In addition to the four core family members now involved, Jim and Pam’s son Pope and his wife, Tiffany, also step in to provide occasional help when needed. With an MBA and a CPA between the two of them, their professional advice has come in handy along the way, particularly when considering a big project or a large capital expense.
“Pope grew up working in it, too, so he understands how everything works,” Matt says. “He’s able to bring more of an aerial view to our decision-making process, which at times has proven invaluable.”
DUGS also has three non-family employees who help round out the crew. Having a third worker at a job site is critical, Pam explains, and having a fourth is great, too, in order to ensure that the drilling operations run smoothly.
“None of this is rocket science,” she adds. “It’s just a matter of working together smoothly, because the better we work, the more footage we get in, and the more footage we get in, the more money we make because it doesn’t take as long. If everybody’s doing what they’re supposed to be doing, it’s like a well-oiled machine.”
At the moment, DUGS has reached a point where it could potentially bring several additional workers aboard. “Right now we could probably hire four more,” says Pam. “We have another drill and just can’t man it right now. We just can’t find enough people to work.”
As the business continues to search for and add employees, it does so with the intention of growing right along with those new hires. “If you’re going to come to work and be there on time and do a good job, then we want to share with you,” Pam says. “You’re going to get a good salary, and we’re going to do everything we can to include you. As we move up, you’ll move up, too. If you’re going to come and do your best for us, then we’re going to do our best for you.”
It’s easy to get caught up in one specific area of the drilling industry, Matt acknowledges. Right now fiber and telecommunications are really picking up, and there are large, long-term projects available, so it’s easy to devote time and attention to that alone.
But the tough times experienced by Davis Directional Drilling in years past means that this time around the family is working hard to put safeguards in place, even when the jobs and cash flow are rolling in. Matt’s vision for the company’s future is to make sure they’re better diversified, handling jobs that veer into not only telecommunications but also into the electrical, plumbing and wastewater industries.
Some of these areas could provide consistent work even during an economic slump, Matt explains. For example, many municipalities will invest in their infrastructure during a recession because they can handle it at a better rate than when the economy is booming. In addition, if parking lot lights go out at a large corporation they have to be fixed because it’s a liability — downturn or not.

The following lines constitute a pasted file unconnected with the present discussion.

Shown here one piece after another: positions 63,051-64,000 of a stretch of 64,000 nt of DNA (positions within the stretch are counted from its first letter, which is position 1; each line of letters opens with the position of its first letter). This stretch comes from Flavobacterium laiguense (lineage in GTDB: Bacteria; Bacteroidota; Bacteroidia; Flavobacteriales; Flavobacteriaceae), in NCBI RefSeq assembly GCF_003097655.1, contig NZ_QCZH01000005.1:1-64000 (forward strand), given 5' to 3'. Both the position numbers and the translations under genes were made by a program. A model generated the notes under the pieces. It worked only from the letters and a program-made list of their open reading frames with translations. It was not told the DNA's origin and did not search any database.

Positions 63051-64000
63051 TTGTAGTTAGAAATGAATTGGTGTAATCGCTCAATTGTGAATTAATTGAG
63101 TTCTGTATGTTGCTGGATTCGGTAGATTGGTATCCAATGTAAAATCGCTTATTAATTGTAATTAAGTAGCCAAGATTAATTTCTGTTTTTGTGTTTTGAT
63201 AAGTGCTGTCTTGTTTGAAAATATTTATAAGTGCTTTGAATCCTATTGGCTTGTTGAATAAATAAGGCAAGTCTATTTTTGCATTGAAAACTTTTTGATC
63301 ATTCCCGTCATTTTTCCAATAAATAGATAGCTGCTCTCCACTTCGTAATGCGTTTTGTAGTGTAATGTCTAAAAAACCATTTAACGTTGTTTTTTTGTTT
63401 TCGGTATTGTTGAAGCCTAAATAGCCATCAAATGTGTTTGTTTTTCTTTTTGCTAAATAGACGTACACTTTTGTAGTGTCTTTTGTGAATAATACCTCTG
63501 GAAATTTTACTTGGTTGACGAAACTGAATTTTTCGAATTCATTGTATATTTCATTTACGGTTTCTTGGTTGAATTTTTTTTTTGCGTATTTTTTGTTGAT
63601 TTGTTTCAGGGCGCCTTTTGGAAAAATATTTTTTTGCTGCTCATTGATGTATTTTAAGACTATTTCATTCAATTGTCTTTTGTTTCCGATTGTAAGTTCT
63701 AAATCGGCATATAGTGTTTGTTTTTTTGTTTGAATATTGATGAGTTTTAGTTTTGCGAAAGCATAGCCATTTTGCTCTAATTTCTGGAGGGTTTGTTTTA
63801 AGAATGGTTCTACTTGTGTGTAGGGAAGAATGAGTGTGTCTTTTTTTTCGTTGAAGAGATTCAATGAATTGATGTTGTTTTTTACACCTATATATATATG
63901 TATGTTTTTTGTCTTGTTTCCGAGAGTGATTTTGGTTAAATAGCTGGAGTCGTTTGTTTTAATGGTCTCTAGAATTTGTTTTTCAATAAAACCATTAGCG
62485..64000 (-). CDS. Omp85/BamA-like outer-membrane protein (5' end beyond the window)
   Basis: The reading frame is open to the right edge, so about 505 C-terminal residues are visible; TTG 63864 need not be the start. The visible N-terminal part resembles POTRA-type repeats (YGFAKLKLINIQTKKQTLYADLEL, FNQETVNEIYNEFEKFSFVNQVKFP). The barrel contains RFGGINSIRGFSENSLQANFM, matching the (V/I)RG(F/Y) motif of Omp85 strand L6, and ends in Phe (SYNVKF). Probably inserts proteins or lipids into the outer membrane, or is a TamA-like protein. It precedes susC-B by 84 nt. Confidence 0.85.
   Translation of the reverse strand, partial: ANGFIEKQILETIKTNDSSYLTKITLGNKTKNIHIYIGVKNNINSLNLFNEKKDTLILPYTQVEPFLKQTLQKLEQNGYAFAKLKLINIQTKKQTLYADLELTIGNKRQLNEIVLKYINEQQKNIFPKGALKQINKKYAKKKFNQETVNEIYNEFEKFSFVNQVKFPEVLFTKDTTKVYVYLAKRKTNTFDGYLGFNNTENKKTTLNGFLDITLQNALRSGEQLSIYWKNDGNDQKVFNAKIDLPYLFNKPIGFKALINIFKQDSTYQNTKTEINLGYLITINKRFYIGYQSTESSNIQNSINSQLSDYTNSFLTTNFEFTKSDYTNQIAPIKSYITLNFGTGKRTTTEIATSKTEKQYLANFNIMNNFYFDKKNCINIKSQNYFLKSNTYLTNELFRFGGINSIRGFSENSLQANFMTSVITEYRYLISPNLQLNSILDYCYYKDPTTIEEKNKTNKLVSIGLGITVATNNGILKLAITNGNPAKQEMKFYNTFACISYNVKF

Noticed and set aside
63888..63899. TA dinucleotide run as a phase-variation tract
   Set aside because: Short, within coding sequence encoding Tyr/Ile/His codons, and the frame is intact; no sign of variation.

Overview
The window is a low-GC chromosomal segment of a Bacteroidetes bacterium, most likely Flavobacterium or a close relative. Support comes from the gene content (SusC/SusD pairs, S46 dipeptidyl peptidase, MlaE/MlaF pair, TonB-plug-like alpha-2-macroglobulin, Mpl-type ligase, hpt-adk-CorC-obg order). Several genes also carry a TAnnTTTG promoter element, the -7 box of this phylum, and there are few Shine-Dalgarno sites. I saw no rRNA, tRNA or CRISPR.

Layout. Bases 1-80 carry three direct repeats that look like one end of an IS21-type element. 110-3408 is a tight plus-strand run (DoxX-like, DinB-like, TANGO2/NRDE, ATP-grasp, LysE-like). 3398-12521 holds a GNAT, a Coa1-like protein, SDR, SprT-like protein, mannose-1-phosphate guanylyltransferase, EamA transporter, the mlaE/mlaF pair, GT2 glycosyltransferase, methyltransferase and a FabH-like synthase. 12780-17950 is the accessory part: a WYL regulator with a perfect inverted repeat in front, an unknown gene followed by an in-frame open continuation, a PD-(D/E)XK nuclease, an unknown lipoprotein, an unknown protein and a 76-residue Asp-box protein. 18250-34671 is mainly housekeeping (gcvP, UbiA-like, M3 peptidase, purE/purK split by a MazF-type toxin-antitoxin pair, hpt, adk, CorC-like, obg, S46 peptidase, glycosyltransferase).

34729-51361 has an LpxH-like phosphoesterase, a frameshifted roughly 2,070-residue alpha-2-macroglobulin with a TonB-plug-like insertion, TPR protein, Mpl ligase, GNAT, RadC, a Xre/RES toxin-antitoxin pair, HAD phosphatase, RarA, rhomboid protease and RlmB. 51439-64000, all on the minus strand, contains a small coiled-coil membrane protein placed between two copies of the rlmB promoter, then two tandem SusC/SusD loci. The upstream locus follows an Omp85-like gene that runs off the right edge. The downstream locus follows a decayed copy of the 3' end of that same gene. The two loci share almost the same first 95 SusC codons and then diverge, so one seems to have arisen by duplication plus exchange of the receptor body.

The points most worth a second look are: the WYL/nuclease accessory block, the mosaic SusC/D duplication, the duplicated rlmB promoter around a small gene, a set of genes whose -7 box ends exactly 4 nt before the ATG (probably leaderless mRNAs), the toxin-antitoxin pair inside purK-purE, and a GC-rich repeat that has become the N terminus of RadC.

“I keep telling everyone that we’re not just a directional drilling company,” Matt says. “In order to move up to that second-tier-sized company, we need to be able to offer a turnkey solution to a lot of these jobs.”
The change in business name is one indication of a desire to move into these different areas and meet customer needs in a variety of ways, Katie explains.
“Daddy was great at directional drilling and he’s still great at it, but bringing this new business in under the name of Davis Underground Solutions shows that we’re willing to go the extra mile. We want to meet all of your underground needs.
“We have two generations of drills,” she adds. “And we have two generations in the family business, and I think merging them and combining them is part of our future and our vision.”
New equipment, added capabilities
The Davis family knows all too well that every piece of equipment is crucial. “You can’t drill without water, and you can’t get the water without the pump and motors running,” explains Katie Davis. “And you’ve got to have a mud vac, so if you took one of those away we wouldn’t be able to drill.”
“It’s all about a system,” Jim Davis adds. “You’ve got to have all the pieces and parts to make it work.” Even so, he acknowledges that the drill is the biggest piece of equipment and probably the most important. And with the addition of a Ditch Witch JT25 horizontal directional drill, DUGS has added a whole new level of capability to its business within the last year.
“We nicknamed the new drill Lucy because she’s always holding the football out there for Charlie Brown and jerking it back at the last minute,” he chuckles.
The work Lucy can handle is no laughing matter, though. It features an exclusive rotational drive with 4,000 ft-lbs of torque, 27,000 pounds of thrust and pullback, and a 130 hp Tier 4i Cummins diesel engine. It can handle the installation of utility pipe and cables up to 12 inches in diameter at lengths up to 500 feet.
And DUGS put it to the test as they installed 12- and 14-inch steel casing pipe — both 450 feet long — underneath railroad tracks. It was a job they just wouldn’t have been able to tackle without their new drill.
“One of the things I like about the Ditch Witch is that you can operate it with a single joystick,” Jim notes. And the level of service makes a difference, too. “Our Ditch Witch dealer has just been super to us as far as servicing our equipment, and if something breaks down they are right on it to help us get through the crisis. That means a lot.”